A growing array of military leaders, Arctic experts and lawmakers say the United States is losing its ability to patrol and safeguard Arctic waters even as climate change and high energy prices have triggered a burst of shipping and oil and gas exploration in the thawing region.Funny, but with all of the right-wing yammering at the Dems for not wanting to “drill, drill, drill” at every turn, I don’t hear any of that being thrown back at Dubya for being delinquent on the matter of drilling in the Arctic (and by the way, Pelosi is hedging somewhat on the offshore drilling issue, wrongly I think).
The National Academy of Sciences, the Coast Guard and others have warned over the past several years that the United States’ two 30-year-old heavy icebreakers, the Polar Sea and Polar Star, and one smaller ice-breaking ship devoted mainly to science, the Healy, are grossly inadequate. Also, the Polar Star is out of service.
And this spring, the leaders of the Pentagon’s Pacific Command, Northern Command and Transportation Command strongly recommended in a letter that the Joint Chiefs of Staff endorse a push by the Coast Guard to increase the country’s ability to gain access to and control its Arctic waters.
In the meantime, a resurgent Russia has been busy expanding its fleet of large oceangoing icebreakers to around 14, launching a large conventional icebreaker in May and, last year, the world’s largest icebreaker, named 50 Years of Victory, the newest of its seven nuclear-powered, pole-hardy ships.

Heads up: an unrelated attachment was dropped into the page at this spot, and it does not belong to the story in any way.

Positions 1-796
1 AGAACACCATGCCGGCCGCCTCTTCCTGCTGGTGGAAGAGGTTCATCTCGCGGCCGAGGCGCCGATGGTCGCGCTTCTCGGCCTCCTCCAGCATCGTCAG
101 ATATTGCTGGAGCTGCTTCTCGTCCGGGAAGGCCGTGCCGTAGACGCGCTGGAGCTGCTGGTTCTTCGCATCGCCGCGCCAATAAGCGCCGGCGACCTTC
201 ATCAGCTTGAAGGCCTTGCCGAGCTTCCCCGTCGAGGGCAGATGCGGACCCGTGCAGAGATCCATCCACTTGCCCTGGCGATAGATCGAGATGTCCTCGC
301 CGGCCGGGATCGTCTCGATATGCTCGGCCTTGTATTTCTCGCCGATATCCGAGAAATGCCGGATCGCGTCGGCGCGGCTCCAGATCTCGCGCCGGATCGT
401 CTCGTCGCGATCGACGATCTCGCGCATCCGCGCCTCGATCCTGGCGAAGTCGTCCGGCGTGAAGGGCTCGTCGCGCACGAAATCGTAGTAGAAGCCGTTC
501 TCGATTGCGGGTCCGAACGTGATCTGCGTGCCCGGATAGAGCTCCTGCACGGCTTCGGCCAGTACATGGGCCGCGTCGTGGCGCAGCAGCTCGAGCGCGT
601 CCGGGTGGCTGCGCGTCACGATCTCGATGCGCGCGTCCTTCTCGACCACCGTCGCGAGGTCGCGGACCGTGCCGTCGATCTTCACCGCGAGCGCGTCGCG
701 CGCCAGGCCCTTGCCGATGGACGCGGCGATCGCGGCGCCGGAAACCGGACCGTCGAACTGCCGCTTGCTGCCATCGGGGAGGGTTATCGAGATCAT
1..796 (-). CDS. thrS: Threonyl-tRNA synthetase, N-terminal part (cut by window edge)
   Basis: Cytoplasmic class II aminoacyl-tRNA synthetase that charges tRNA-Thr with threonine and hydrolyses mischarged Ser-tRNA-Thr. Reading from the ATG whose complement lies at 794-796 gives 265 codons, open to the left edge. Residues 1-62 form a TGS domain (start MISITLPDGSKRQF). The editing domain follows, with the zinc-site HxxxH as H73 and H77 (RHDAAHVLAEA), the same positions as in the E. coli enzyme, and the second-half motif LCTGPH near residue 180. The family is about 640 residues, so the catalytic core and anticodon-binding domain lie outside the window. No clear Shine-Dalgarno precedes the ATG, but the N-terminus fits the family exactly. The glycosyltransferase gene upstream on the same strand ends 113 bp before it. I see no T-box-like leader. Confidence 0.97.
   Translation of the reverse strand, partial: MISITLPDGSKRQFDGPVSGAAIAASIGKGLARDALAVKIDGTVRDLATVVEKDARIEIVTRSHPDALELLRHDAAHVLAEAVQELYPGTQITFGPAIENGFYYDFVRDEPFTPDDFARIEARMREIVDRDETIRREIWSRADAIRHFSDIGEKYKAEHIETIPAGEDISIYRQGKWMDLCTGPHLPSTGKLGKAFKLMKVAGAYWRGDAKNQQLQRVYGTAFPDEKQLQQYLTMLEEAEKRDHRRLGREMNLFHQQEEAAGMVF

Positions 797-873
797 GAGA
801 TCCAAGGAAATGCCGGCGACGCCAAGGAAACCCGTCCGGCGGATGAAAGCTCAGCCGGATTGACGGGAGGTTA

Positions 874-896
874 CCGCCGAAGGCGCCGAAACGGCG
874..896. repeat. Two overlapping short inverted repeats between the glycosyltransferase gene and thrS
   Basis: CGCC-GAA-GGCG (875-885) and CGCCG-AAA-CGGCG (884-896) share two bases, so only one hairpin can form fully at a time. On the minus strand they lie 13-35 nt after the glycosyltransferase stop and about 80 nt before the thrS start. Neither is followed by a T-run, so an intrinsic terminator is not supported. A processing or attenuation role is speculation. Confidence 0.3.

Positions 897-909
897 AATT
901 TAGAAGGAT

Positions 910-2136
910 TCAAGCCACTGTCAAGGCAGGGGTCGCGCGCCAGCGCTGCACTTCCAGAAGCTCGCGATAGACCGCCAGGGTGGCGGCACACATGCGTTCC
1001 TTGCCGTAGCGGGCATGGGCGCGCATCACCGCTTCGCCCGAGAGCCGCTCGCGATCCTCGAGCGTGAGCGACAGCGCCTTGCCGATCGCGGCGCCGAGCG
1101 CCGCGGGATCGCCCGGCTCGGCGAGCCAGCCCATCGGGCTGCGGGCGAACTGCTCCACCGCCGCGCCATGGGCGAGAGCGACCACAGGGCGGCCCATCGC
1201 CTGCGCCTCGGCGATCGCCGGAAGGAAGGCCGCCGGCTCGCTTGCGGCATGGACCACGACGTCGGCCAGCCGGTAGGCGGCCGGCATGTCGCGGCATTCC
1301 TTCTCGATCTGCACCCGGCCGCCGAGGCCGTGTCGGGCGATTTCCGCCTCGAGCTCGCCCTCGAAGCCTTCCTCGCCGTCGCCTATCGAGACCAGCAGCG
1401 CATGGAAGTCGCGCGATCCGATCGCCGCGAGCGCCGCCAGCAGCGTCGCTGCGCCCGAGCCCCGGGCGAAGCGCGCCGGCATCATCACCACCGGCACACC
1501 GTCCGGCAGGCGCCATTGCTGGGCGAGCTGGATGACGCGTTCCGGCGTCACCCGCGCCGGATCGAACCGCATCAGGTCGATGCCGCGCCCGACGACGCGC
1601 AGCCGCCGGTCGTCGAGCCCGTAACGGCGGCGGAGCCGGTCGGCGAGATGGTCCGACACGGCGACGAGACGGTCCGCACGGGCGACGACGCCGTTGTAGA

You see, unlike us, Vlad and his pals have foreseen the opportunity presented by the climate crisis and acted with speed to capitalize on it. And part of that is Russian ratification of the Law of the Sea Convention (UNCLOS), a matter about which I posted here, another moment at which Putin moved to capitalize on our indecisiveness while we, as usual, failed to do anything since we were stuck in yet another exercise of finger-pointing due primarily to right-wing blathering.
And speaking of the price of gas, I should note that, at the Shell station in my neighborhood, the price of regular is about $3.79 a gallon (that tends to be high, and I’m sure I could get it for a few cents cheaper if travel closer to Philadelphia). But even through the price is dipping slightly, you’ll still hear the Repugs blame the Democrats anyway.
And that is for at least two main reasons: 1) The price of gas has very little to do with political considerations either way, but much more to do with the laws of supply and demand, to say nothing of market manipulation by Big Oil – gas always starts to go up in the spring and starts to come down near the end of summer, and 2) The Repugs care much more about playing a game of political one-upsmanship in search of a wedge issue than they ever will about this country’s efforts towards the goal of energy self-sufficiency.